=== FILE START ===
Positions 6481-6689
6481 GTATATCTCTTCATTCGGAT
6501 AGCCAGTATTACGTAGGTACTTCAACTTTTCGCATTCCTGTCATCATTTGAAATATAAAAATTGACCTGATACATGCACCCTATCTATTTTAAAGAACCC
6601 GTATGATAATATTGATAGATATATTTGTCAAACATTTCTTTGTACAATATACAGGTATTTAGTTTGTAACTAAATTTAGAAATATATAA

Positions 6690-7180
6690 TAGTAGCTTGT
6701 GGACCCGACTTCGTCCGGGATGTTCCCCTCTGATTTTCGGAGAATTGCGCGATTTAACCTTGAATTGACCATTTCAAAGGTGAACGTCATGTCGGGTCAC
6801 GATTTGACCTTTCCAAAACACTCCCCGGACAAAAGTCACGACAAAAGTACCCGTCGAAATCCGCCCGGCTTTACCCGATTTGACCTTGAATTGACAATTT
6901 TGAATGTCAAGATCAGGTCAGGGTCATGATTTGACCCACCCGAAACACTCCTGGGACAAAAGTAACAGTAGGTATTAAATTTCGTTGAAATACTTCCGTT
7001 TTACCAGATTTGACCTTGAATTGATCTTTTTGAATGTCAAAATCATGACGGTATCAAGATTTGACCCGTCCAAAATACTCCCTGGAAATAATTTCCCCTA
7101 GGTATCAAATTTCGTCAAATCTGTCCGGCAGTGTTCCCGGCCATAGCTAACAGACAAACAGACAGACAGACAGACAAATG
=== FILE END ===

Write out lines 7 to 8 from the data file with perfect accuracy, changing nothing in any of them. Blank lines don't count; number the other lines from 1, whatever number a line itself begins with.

6701 GGACCCGACTTCGTCCGGGATGTTCCCCTCTGATTTTCGGAGAATTGCGCGATTTAACCTTGAATTGACCATTTCAAAGGTGAACGTCATGTCGGGTCAC
6801 GATTTGACCTTTCCAAAACACTCCCCGGACAAAAGTCACGACAAAAGTACCCGTCGAAATCCGCCCGGCTTTACCCGATTTGACCTTGAATTGACAATTT